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Ah, the Internet — full of wonderful ways to procrastinate. We watch countless hours of video, laugh at the endless river of memes, and help the previously unknown launch to international stardom. But in the broader cultural context, what exactly does our love for these viral sensations mean?
Enter: ROFLCon (Rolling On The Floor Laughing Convention).
The Internet In 3D
ROFLCon takes over the MIT campus this Friday and Saturday, with media thinkers, Internet celebrities and fans coming together to celebrate and understand Internet culture. The ROFLCon team calls it "the most important gatherings since the fall of the tower of Babel."
While that's debatable, there’s no doubt that ROFLCon does add up to more than the sum of its parts. While the conference may seem like an homage to Internet celebrities and entertaining viral videos, there’s actually much more to the two-day event.
Personalities, Big And Small
Some panels at ROFLCon feature guests that might be considered small-time celebrities — like Antoine Dodson from the "Bed Intruder Song," David Devore from "David After Dentist" and Paul Vasquez, otherwise known as "Double Rainbow Guy."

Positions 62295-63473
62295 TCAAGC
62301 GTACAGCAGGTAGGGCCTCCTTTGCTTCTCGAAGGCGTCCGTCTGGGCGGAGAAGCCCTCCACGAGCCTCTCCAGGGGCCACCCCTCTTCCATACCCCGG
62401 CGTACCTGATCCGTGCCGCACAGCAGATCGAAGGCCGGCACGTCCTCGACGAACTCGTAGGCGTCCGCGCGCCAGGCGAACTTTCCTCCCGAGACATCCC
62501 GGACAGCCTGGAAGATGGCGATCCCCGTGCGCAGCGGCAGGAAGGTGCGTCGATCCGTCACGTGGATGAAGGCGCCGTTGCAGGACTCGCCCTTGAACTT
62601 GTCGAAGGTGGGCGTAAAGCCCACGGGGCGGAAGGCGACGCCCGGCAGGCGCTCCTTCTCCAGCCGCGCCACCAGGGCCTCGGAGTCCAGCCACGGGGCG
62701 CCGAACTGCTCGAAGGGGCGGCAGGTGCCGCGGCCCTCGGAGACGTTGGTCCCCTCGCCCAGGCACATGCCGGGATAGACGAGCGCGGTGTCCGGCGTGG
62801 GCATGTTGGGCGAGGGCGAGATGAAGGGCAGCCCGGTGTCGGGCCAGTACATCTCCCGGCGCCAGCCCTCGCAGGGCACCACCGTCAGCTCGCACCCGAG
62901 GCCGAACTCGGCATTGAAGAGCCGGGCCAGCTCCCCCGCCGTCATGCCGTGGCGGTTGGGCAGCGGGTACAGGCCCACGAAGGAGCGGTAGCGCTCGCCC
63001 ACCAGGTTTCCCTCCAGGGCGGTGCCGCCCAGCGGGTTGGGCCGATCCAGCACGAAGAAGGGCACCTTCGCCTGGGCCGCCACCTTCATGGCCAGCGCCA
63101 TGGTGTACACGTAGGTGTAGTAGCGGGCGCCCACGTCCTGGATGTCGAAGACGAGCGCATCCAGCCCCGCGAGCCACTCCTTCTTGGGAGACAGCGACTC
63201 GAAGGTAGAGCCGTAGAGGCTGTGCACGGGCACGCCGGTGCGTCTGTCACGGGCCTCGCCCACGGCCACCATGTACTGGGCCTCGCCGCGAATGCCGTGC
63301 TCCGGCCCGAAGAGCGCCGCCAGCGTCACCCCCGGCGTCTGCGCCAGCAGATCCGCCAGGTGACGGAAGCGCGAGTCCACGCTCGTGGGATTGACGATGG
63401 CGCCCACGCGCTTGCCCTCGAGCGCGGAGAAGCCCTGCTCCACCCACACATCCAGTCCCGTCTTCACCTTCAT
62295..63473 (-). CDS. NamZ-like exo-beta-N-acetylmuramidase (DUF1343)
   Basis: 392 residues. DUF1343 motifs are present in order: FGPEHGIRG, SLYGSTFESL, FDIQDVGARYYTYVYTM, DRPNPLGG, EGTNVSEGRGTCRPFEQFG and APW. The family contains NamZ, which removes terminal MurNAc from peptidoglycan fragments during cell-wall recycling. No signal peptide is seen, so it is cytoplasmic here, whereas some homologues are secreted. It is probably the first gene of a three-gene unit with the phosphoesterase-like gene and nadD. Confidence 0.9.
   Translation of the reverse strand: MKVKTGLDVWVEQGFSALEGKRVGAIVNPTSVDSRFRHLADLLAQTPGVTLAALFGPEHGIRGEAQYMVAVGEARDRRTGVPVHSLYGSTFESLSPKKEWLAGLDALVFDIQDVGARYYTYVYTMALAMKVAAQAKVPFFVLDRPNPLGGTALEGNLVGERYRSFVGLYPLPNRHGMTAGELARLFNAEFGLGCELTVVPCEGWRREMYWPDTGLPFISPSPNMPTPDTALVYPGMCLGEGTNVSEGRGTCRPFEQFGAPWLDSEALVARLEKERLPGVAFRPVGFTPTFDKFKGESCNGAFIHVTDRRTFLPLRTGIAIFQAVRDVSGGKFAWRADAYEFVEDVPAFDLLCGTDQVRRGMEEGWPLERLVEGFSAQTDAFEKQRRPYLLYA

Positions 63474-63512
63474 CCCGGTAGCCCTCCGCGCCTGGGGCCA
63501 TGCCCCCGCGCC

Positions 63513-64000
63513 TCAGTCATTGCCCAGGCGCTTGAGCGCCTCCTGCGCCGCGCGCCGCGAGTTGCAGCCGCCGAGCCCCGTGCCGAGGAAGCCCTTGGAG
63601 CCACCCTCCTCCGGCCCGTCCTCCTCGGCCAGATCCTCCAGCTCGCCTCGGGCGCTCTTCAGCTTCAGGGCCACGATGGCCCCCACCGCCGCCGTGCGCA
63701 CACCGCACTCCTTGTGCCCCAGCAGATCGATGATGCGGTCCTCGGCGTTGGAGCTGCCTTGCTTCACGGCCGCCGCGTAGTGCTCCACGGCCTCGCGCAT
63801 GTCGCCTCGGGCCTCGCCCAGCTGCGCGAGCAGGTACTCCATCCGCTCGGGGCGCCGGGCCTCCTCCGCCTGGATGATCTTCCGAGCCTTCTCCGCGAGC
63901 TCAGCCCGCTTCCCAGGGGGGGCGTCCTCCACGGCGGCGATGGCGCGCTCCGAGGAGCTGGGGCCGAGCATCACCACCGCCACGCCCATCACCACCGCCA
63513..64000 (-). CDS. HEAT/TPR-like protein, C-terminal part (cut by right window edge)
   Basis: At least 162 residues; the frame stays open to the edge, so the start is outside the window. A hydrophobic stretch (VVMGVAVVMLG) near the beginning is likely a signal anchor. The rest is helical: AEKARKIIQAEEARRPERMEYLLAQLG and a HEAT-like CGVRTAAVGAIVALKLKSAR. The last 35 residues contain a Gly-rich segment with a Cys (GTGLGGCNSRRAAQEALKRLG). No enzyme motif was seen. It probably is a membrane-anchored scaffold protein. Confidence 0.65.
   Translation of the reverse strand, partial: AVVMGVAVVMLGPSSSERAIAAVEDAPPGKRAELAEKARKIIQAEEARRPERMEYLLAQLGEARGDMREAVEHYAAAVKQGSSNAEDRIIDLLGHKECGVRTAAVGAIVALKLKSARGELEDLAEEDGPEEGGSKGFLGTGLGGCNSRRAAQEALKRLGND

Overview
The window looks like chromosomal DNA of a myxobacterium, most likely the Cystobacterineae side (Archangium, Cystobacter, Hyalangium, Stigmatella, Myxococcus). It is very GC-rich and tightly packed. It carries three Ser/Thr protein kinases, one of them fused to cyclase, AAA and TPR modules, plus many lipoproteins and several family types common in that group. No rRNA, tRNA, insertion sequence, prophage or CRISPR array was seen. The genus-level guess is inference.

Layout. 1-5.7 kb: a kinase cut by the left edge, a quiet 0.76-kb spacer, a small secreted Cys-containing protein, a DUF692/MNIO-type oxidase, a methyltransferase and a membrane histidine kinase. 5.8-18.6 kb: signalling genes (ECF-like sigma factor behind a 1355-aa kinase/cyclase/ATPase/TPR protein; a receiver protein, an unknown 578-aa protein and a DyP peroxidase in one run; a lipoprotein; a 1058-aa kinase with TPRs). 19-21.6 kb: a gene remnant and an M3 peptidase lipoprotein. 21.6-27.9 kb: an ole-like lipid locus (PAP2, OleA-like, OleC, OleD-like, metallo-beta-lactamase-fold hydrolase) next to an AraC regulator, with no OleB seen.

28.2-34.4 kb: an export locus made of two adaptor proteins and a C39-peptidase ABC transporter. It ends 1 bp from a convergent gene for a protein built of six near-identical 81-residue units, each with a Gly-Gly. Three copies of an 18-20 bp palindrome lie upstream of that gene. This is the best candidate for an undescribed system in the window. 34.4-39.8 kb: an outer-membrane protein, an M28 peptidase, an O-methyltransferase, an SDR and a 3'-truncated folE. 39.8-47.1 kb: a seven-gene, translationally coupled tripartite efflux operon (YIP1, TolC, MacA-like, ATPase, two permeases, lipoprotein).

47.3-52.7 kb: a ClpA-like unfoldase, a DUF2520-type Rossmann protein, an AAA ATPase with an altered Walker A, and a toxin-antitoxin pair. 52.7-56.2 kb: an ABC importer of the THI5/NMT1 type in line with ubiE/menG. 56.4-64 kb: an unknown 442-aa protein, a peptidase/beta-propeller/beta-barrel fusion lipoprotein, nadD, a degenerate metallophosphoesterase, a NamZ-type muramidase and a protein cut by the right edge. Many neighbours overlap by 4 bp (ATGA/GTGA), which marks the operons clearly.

Other panels, however, feature academics and Internet experts who are there to explore the direction the Internet is headed and how we use content to achieve various ends. Some of those experts include Harvard Law professor Jonathan Zittrain (this year's keynote speaker) and David Weinberger, both from the Berkman Center for Internet and Society. Anil Dash from Expert Labs, a part of the American Association for the Advancement of Science, will also be there.
Regardless of who the guest is, all of them are there as Internet users first and will discuss topics ranging from the future of Internet culture to the freedom of the Internet to a meme’s roll in political revolutions, and even a live art competition featuring something they call “The Wheel Of Death.”
Your Tour Guides
And there to navigate you all through the convention is us — Aayesha Siddiqui and Nate Goldman. We’ll be covering the conference live via Twitter and Facebook and will tweet all of the keyboard-playing cats, philosophizing velociraptors and deadpan naturalists you can handle.
Resources: Internet Memes 101
This article was originally published on May 03, 2012.
This program aired on May 3, 2012. The audio for this program is not available.
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